New York State’s Mount Vernon School District will be required to significantly improve its compliance rate with laws and regulations governing the education of students with disabilities.
These improvements are the product of negotiations by a MoFo pro bono team and their co-counsel, Legal Services of the Hudson Valley, settling a suit they filed against the Mount Vernon City School District in 2013 on behalf of seven individual children who were denied the “free and appropriate education” guaranteed to them under federal law.
The suit, M.H. et al. v. The Mount Vernon City School District, claimed that, due to systematic failures, the District had failed to meet important deadlines or provide the required educational services to support children with disabilities.
While not the result of a class action, the settlement secures systemic changes that will benefit all students in the District who have special needs.
“We realized through our work on this case that these systematic failures didn’t simply apply to a handful of students,” said Morrison & Foerster associate Sarah Prutzman, the firm’s pro bono team leader on the case. “There were many students whose educational needs were being neglected.”
The terms of the agreement secured by Sarah, her fellow team members, and their co-counsel require the District to, among other things, undertake approximately 90 concrete remedial actions designed to improve educational services for students with disabilities, including implementing a data system that allows for real-time monitoring of the district’s delivery of special education services.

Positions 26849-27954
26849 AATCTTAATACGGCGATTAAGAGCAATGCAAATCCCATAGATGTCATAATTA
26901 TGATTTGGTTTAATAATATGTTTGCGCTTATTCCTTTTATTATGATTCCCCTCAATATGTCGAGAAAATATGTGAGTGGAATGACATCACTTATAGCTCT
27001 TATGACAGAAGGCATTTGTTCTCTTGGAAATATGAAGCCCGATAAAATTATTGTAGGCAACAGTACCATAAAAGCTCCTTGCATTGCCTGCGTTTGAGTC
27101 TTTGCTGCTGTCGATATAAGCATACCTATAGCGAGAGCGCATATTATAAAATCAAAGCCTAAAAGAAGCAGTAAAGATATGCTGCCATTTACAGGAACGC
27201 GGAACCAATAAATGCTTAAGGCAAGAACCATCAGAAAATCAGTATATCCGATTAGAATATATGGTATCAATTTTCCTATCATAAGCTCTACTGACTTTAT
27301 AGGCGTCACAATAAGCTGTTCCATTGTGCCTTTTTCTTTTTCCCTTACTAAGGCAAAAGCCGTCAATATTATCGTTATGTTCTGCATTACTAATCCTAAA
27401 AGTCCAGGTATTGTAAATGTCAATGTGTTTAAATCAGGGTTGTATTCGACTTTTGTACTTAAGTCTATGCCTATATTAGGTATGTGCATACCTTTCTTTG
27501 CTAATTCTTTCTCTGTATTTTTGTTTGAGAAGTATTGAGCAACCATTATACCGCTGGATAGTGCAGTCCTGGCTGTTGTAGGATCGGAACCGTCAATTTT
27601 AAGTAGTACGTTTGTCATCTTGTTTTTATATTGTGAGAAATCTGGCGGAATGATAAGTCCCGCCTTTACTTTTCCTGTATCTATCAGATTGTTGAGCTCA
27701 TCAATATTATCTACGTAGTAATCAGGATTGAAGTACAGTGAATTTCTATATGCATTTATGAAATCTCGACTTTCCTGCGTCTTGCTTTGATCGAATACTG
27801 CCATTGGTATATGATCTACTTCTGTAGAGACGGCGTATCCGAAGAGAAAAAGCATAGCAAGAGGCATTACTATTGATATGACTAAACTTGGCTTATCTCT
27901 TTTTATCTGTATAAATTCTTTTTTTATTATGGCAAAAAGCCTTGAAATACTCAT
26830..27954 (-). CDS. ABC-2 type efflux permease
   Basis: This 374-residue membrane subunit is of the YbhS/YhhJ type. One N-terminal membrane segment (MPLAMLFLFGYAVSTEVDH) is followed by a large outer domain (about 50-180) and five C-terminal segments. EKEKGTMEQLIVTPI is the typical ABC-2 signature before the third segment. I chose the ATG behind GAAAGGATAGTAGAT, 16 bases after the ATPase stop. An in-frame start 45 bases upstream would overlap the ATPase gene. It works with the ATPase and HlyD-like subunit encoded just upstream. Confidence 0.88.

The agreement also requires the District to meet certain performance metrics, such as improving its graduation rate for students with disabilities to at least the statewide average by June 2021.
Progress in taking these remedial actions and the meeting performance metrics is to be monitored by a third-party special education expert for at least three years and thereafter until full compliance with the terms of the settlement agreement is achieved.
The case is ongoing with respect to other named defendants: the New York State Department of Education and its commissioner. The complaint alleges that those parties failed to take action even after repeatedly identifying shortcomings in services provided by the District to students with disabilities.